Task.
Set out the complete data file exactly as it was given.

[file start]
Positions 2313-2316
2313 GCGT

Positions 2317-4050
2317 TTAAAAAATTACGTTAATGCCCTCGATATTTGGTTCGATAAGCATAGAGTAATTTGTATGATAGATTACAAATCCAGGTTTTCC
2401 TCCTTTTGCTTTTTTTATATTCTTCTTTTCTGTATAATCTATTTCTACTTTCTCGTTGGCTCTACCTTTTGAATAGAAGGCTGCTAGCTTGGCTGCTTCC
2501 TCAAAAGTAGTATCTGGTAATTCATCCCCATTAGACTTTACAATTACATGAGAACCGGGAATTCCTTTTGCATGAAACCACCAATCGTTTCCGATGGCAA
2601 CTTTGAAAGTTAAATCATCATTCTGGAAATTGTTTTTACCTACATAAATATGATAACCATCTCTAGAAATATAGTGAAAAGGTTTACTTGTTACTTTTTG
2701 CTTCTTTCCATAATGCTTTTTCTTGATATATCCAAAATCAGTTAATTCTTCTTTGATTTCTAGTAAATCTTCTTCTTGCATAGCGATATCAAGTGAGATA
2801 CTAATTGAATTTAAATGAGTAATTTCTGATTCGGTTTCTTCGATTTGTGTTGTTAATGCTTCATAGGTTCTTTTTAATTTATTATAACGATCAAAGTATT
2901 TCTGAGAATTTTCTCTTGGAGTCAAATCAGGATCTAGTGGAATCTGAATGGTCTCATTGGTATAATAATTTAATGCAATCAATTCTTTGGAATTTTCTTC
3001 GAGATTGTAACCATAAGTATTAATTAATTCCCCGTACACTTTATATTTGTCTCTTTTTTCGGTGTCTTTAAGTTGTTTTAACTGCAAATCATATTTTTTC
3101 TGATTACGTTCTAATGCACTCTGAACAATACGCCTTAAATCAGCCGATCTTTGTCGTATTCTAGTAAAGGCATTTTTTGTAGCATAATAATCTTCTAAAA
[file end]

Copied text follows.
Positions 2313-2316
2313 GCGT

Positions 2317-4050
2317 TTAAAAAATTACGTTAATGCCCTCGATATTTGGTTCGATAAGCATAGAGTAATTTGTATGATAGATTACAAATCCAGGTTTTCC
2401 TCCTTTTGCTTTTTTTATATTCTTCTTTTCTGTATAATCTATTTCTACTTTCTCGTTGGCTCTACCTTTTGAATAGAAGGCTGCTAGCTTGGCTGCTTCC
2501 TCAAAAGTAGTATCTGGTAATTCATCCCCATTAGACTTTACAATTACATGAGAACCGGGAATTCCTTTTGCATGAAACCACCAATCGTTTCCGATGGCAA
2601 CTTTGAAAGTTAAATCATCATTCTGGAAATTGTTTTTACCTACATAAATATGATAACCATCTCTAGAAATATAGTGAAAAGGTTTACTTGTTACTTTTTG
2701 CTTCTTTCCATAATGCTTTTTCTTGATATATCCAAAATCAGTTAATTCTTCTTTGATTTCTAGTAAATCTTCTTCTTGCATAGCGATATCAAGTGAGATA
2801 CTAATTGAATTTAAATGAGTAATTTCTGATTCGGTTTCTTCGATTTGTGTTGTTAATGCTTCATAGGTTCTTTTTAATTTATTATAACGATCAAAGTATT
2901 TCTGAGAATTTTCTCTTGGAGTCAAATCAGGATCTAGTGGAATCTGAATGGTCTCATTGGTATAATAATTTAATGCAATCAATTCTTTGGAATTTTCTTC
3001 GAGATTGTAACCATAAGTATTAATTAATTCCCCGTACACTTTATATTTGTCTCTTTTTTCGGTGTCTTTAAGTTGTTTTAACTGCAAATCATATTTTTTC
3101 TGATTACGTTCTAATGCACTCTGAACAATACGCCTTAAATCAGCCGATCTTTGTCGTATTCTAGTAAAGGCATTTTTTGTAGCATAATAATCTTCTAAAA